28 November 2010

Spode and Pattern 1166

A range of wares, bone china, pattern 1166 c1808
One of the most sumptuous designs produced during the Spode period (c1770-1833) has pattern number 1166. It has no name just a number. It is one of about 75,000 patterns recorded in the Spode archive. Many Spode patterns simply have a unique number with no name but this design has a conveniently memorable number.

Pattern 1166 was first recorded in about 1808. The items in the illustration above are the sort of wares made for Spode's well-to-do customers.

The pattern is groundlayed in cobalt blue, handpainted and gilded on Spode's pure white bone china. It is gilded and painted entirely by hand. The combination of cobalt blue and gold is one of the most expensive in ceramic decoration as it is produced with 2 of the most expensive raw materials. This extravagance, coupled with these gorgeous flowers, makes this design one of the most magnificent to come out of the Spode factory.
Gilding detail to foot of 'Beaded New Shape Jar'
The gilded scales are graduated in size to fit the various sized objects - whether for a large punch bowl (the one in the illustration was the Duke of Newcastle's) or a small ink stand - and each object's particular shape.

The top illustration was produced for a postcard for the new Spode Museum in about 1996. Sadly the museum was short-lived and closed in 2008/9.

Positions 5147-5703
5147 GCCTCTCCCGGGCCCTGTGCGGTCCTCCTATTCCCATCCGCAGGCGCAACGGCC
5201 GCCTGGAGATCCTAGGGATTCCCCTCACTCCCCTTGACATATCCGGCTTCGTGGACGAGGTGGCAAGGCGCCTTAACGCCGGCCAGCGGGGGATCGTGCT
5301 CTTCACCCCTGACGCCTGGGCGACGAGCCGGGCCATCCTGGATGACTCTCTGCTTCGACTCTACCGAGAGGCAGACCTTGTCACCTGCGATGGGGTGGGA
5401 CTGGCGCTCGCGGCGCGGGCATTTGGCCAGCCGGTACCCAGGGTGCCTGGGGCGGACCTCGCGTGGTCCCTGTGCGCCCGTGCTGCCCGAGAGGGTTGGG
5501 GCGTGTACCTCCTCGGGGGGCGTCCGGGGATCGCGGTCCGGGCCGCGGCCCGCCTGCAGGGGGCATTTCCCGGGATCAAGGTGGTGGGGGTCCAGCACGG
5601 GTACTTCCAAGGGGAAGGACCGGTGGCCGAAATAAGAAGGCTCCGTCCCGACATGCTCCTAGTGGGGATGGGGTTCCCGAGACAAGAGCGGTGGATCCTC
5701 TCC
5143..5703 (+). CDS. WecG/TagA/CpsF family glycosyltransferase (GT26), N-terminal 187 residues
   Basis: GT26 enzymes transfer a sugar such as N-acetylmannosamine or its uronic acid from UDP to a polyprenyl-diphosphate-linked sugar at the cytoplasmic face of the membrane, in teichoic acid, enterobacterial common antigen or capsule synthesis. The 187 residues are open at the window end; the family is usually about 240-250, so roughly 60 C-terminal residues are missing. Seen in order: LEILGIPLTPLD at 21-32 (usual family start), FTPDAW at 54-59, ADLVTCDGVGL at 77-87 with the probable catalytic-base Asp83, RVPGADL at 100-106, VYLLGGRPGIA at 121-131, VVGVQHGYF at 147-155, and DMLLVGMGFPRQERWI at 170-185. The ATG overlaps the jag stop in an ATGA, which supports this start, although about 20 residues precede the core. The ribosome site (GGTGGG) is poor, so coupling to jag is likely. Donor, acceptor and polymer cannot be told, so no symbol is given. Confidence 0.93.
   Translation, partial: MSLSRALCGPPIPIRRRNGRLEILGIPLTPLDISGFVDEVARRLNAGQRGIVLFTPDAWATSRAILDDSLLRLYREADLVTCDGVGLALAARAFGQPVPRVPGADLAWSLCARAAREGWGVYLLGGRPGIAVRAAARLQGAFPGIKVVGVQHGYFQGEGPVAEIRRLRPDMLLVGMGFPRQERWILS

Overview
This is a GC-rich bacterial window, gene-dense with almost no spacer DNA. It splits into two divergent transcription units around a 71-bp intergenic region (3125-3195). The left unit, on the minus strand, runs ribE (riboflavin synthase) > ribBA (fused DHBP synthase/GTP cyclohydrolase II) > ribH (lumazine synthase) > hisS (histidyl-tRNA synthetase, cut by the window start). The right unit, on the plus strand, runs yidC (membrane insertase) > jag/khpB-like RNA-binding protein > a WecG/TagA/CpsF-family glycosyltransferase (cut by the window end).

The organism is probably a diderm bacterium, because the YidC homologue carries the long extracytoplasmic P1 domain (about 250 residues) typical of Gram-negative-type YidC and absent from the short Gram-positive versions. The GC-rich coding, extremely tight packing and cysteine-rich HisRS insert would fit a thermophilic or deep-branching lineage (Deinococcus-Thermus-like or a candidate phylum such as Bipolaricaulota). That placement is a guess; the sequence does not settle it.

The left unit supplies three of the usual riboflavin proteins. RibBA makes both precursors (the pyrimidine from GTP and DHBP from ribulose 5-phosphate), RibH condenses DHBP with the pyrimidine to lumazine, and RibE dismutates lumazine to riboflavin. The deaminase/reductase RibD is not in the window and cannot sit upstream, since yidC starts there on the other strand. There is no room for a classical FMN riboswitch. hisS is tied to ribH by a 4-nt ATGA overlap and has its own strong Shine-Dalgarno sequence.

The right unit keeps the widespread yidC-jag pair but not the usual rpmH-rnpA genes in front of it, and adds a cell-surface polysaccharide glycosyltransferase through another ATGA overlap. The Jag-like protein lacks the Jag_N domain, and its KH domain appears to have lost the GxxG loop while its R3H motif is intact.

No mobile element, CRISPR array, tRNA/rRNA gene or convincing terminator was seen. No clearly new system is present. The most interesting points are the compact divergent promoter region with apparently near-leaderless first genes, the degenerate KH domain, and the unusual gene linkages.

The pieces in the top illustration from left to right are given below. Jar is an old word for vase. The number in brackets after the description is the page number in the Spode 1820 Shape Book which can be found at the Spode Exhibition Online site (but you need Adobe Flash Player to view).

The spellings here are shown in italics as given in the original document.
  • Sevres Shape Jar (sic); recorded as made in 3 sizes; this with swan shaped handles; (143)
  • Pierced Cov'd Pedistall Antique Jar (sic); recorded as made in 2 sizes; (63)
  • Punch Bowl, cover and ladle made for His Grace the Duke of Newcastle with the handle to the cover modelled as a ducal coronet.
  • Tray Ink Stand with ink pot, wafer box and sand box; (90)
  • Dolphin Tripod (thought to be an incense burner); recorded as made in 3 sizes; (17)
  • Sevres Shape Jar (sic); as above
The illustrated Beaded New Shape Jar (below) was recorded made in 9 sizes; (6). The different sizes could be arranged as groups known as garnitures. More here - hopefully this link of a 2017 exhibition will stay on the V & A website. They also have a film about the history of garnitures on YouTube. There is also a book 'Garnitures: Vase Sets from the National Trust' by Patricia Ferguson. 
'Beaded New Shape Jar', made in 9 sizes
Each vase of different size, or even in a pair of the same size, had a different arrangement of flowers painted on it but following the same theme; and different flowers scattered along the foot.
'Beaded New Shape Jar', detail
It is possible that this pattern on Spode's bone china was made to imitate the Chinese and Japanese metal working technique known as cloisonné.
Duke of Newcastle's Punch bowl, detail
Many, many different items were made in this pattern to grace the homes of the wealthy. More can be seen in the book Spode by Leonard Whiter.

1 comment:

  1. I have always thought that pattern 1166 along with pattern 711 was one of the best patterns made by any of the potteries.

    you can see the largest most up to date census of this pattern on my wiki Porcelainpedia. The pattern index for Spode is very large.

    the url for pattern 1166 is :
    http://porcelainpedia.wikispaces.com/Spode+Pattern+1166

    take a look around.

    ReplyDelete